Details

Racially and Ethnically Diverse Women Leading Education: A Worldview
Type: Book
ISBN: 978-1-78635-071-8

Keywords

Article
Publication date: 10 August 2012

Moosung Lee, Allan Walker and Yuk Ling Chui

The purpose of this paper is to examine the effects of different dimensions of instructional leadership on student learning in Hong Kong secondary schools, whose broader…

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Abstract

Purpose

The purpose of this paper is to examine the effects of different dimensions of instructional leadership on student learning in Hong Kong secondary schools, whose broader institutional contexts are critically characterized by high accountability policy environments.

Design/methodology/approach

This study utilizes standardized test scores collected from (n=2,037) students in 42 secondary schools and data collected from key staff's perceptions of leadership practices, to investigate two dimensions of instructional leadership, which are conceptually interdependent but distinctive – i.e. instructional management and direct supervision of instruction. A cross‐level interaction analysis of hierarchical linear modeling was employed to investigate the effects of the two dimensions of instructional leadership on student learning.

Findings

Leadership practices focused on instructional management were found to enhance student learning by boosting the positive effect of students’ attachment to their school on academic achievement. In contrast, leadership practices related to direct supervision of instruction were found to undermine student learning by weakening the positive effect of student perceptions of school attachment on academic performance when other school‐ and student‐level characteristics are held constant.

Originality/value

The paper reveals the contrasting effects of instructional leadership as a multi‐dimensional construct which is central in the current education reform agenda, rooted in accountability‐oriented policy of Hong Kong. It draws a number of implications for principal instructional leadership in Hong Kong Schools as they deal with demands for external accountability.

Article
Publication date: 9 May 2016

Moosung Lee and Ewan Wright

The purpose of this paper is to explore how elite International Baccalaureate Diploma Programme (IBDP) schools in China function as a channel for international student…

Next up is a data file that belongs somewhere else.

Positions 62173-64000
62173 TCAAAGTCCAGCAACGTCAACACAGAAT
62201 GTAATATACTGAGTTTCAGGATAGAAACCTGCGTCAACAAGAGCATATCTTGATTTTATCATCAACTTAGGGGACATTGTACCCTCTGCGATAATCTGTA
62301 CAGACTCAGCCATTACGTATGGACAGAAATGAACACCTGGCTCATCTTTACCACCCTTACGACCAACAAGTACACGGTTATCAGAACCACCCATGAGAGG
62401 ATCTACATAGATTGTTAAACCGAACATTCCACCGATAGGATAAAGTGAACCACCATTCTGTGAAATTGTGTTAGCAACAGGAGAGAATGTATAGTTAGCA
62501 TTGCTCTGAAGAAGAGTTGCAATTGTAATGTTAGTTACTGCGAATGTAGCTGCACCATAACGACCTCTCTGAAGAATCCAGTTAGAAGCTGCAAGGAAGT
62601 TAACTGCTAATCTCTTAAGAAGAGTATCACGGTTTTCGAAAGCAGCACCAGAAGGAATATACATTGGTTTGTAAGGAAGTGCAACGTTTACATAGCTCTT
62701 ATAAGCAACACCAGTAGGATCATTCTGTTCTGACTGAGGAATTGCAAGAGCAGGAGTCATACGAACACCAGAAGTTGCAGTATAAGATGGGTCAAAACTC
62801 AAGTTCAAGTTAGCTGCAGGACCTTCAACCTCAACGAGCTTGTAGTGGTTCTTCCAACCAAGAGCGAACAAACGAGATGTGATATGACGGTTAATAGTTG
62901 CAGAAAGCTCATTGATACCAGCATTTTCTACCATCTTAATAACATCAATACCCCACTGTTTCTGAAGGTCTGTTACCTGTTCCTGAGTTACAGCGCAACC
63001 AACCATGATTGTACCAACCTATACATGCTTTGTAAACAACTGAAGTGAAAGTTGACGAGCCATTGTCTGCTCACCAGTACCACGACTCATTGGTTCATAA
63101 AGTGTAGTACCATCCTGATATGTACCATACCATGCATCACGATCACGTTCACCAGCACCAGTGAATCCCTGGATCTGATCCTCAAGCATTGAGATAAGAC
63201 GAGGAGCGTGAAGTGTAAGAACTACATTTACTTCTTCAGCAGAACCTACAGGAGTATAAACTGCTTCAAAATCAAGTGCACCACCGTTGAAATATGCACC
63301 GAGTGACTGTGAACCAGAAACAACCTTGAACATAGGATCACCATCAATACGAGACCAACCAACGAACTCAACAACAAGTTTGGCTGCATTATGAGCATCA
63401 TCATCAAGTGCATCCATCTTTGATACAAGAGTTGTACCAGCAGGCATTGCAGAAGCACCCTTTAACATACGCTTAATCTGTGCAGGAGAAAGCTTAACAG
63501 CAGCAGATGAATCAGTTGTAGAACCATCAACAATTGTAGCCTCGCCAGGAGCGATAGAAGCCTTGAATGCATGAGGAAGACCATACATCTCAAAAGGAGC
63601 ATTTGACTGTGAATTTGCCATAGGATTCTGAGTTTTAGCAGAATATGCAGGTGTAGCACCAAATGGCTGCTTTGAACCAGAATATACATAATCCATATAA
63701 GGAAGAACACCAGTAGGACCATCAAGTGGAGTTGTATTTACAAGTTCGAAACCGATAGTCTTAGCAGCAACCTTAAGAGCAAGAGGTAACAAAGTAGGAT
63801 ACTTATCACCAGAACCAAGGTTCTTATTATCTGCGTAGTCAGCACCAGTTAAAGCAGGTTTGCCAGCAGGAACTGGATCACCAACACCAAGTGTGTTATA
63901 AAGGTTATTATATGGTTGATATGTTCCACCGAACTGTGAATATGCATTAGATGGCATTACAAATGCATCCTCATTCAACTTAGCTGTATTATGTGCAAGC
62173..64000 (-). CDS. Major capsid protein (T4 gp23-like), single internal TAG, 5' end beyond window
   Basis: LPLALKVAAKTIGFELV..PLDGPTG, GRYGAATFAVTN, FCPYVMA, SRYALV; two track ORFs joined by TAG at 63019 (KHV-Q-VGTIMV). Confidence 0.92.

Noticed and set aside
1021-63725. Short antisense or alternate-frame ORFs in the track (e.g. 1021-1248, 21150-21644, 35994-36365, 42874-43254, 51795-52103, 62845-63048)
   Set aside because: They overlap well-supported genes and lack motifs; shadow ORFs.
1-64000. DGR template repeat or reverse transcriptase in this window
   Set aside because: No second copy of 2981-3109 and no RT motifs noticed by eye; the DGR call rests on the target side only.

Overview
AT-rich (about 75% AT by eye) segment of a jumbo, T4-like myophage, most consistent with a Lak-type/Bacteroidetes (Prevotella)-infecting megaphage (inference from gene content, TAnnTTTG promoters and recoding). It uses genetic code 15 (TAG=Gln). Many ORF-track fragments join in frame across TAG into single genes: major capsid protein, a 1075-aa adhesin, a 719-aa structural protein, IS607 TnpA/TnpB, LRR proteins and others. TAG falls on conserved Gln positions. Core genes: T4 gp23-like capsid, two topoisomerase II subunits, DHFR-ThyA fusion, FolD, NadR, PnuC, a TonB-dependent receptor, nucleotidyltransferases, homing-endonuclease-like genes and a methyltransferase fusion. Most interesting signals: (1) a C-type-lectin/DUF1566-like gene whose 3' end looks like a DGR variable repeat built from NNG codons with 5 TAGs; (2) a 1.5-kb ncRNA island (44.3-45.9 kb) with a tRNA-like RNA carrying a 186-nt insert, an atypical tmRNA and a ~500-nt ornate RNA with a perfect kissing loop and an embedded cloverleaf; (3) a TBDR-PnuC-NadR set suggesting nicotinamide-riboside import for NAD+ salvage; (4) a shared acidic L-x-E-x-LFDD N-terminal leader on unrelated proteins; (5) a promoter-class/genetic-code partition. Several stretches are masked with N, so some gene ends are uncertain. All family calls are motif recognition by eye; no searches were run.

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Abstract

Purpose

The purpose of this paper is to explore how elite International Baccalaureate Diploma Programme (IBDP) schools in China function as a channel for international student mobility to leading universities around the world.

Design/methodology/approach

To achieve this, the authors conducted a mixed-methods study combining quantitative analysis of 1,622 students’ university destinations and qualitative analysis of interview data from five high performing and high tuition fee IBDP schools in China.

Findings

Results indicate that the IBDP in China can be conducive to a form of “elite international student mobility” for some students with 30 percent of participants attending one of the top 50 ranked universities globally. As an explanation, interview data points to the strong reputation of the program, the provision of structured opportunities for students to demonstrate “additional skills,” and the abundant resources of elite schools.

Originality/value

The authors provide a critical discussion about the implications of the IBDP’s function for “elite international student mobility” in connection with social contexts surrounding these international International Baccalaureate schools in China. In so doing, the discussion tackles two issues from a critical perspective: the role elite international schools in accelerating educational inequalities and challenges to authentic learning experience when elite schools play the “university admissions game.”

Details

International Journal of Comparative Education and Development, vol. 18 no. 2
Type: Research Article
ISSN: 2396-7404

Keywords

Article
Publication date: 8 August 2016

Dora Ho, Moosung Lee and Yue Teng

– The purpose of this paper is to examine the relationship between staff size and perceived organizational support (POS) in early childhood education (ECE) organizations.

Abstract

Purpose

The purpose of this paper is to examine the relationship between staff size and perceived organizational support (POS) in early childhood education (ECE) organizations.

Design/methodology/approach

A territory-wide questionnaire survey was designed to investigate the perceptions of preschool teachers in Hong Kong on four dimensions of organizational support, namely, teacher participation in decision making, school management support, school performance in organizational support, and organizational negativity in organizational support. In total, 2,066 teachers from 189 schools were sampled with stratified random sampling. Confirmatory factor analysis and latent mean analysis were employed.

Findings

There was a significant relationship between staff size and POS. Specifically, teachers working at small schools in terms of staff size reported significantly higher POS than their counterparts in medium and large schools in aspects including teacher participation in decision making, school management support, and school performance in POS. Conversely, both medium and large schools had higher scores on organizational negativity.

Research limitations/implications

There may exist other factors (e.g. principal leadership), which are not investigated in this study, that influence POS. Future studies are needed to capture a fuller structural relationship among an array of factors that influence POS.

Originality/value

Research on staff size and POS has been conducted separately, without one element informing the other. The findings of the present study will stimulate more research on POS and staff size. The study will stimulate thinking about whether larger preschools are more efficient than smaller preschools in terms of scale of economies in a marker driven, ECE context. Building upon the foundation laid by the study, future studies may explore the interaction between staff size and POS on intended student outcomes in ECE.

Details

International Journal of Educational Management, vol. 30 no. 6
Type: Research Article
ISSN: 0951-354X

Keywords